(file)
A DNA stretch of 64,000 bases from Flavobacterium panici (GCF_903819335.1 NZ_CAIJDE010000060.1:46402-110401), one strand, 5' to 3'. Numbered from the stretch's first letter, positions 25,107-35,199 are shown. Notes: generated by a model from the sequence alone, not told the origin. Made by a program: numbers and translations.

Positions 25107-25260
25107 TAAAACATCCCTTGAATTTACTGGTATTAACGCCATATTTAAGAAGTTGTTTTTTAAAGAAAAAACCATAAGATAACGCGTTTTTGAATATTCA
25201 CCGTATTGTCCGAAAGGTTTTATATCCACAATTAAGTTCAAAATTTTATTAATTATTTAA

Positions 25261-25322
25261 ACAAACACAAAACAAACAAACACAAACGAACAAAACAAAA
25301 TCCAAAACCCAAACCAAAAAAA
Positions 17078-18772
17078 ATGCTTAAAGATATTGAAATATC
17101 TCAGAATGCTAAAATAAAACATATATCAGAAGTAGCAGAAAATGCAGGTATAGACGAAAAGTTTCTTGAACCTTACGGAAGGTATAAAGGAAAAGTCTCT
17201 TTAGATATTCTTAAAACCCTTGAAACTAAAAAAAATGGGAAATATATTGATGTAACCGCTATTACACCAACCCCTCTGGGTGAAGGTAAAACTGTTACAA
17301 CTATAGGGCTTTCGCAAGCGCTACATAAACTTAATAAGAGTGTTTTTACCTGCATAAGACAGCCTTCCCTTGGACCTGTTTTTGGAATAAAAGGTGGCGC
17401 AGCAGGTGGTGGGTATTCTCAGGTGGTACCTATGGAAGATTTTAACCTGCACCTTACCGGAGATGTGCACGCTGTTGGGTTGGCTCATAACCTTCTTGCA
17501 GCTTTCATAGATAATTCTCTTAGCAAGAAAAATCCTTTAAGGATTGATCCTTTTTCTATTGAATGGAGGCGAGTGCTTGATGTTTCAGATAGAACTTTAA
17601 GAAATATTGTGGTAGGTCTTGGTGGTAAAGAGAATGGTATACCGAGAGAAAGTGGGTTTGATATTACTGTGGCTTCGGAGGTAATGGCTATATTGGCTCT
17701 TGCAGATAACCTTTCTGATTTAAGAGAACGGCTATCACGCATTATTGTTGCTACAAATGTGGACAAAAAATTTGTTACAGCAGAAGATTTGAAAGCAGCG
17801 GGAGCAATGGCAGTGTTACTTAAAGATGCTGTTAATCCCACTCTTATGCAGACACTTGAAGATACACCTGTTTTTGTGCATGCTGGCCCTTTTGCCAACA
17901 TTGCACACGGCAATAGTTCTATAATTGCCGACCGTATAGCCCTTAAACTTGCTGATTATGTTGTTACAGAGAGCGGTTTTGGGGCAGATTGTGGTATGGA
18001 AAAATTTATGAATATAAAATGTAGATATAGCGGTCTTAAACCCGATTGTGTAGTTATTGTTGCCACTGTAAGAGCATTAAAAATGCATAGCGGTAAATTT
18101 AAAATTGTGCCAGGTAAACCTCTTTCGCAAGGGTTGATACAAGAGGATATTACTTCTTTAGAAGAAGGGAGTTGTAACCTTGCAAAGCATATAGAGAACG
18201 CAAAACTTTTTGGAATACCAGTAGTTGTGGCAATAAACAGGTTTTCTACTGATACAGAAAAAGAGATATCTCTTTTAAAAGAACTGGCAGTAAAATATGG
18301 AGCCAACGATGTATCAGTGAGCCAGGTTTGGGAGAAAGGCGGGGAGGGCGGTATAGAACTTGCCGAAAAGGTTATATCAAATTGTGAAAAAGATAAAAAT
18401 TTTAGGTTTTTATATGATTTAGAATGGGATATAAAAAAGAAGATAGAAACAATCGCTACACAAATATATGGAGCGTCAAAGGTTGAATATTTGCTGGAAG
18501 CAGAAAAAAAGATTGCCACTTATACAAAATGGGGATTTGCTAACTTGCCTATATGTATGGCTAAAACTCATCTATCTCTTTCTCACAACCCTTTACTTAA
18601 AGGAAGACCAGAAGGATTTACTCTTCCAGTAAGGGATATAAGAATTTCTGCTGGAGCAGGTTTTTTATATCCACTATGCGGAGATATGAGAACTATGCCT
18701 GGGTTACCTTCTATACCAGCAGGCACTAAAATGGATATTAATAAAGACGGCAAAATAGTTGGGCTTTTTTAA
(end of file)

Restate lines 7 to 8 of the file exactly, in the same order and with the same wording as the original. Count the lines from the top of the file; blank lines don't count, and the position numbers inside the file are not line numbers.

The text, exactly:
25301 TCCAAAACCCAAACCAAAAAAA
Positions 17078-18772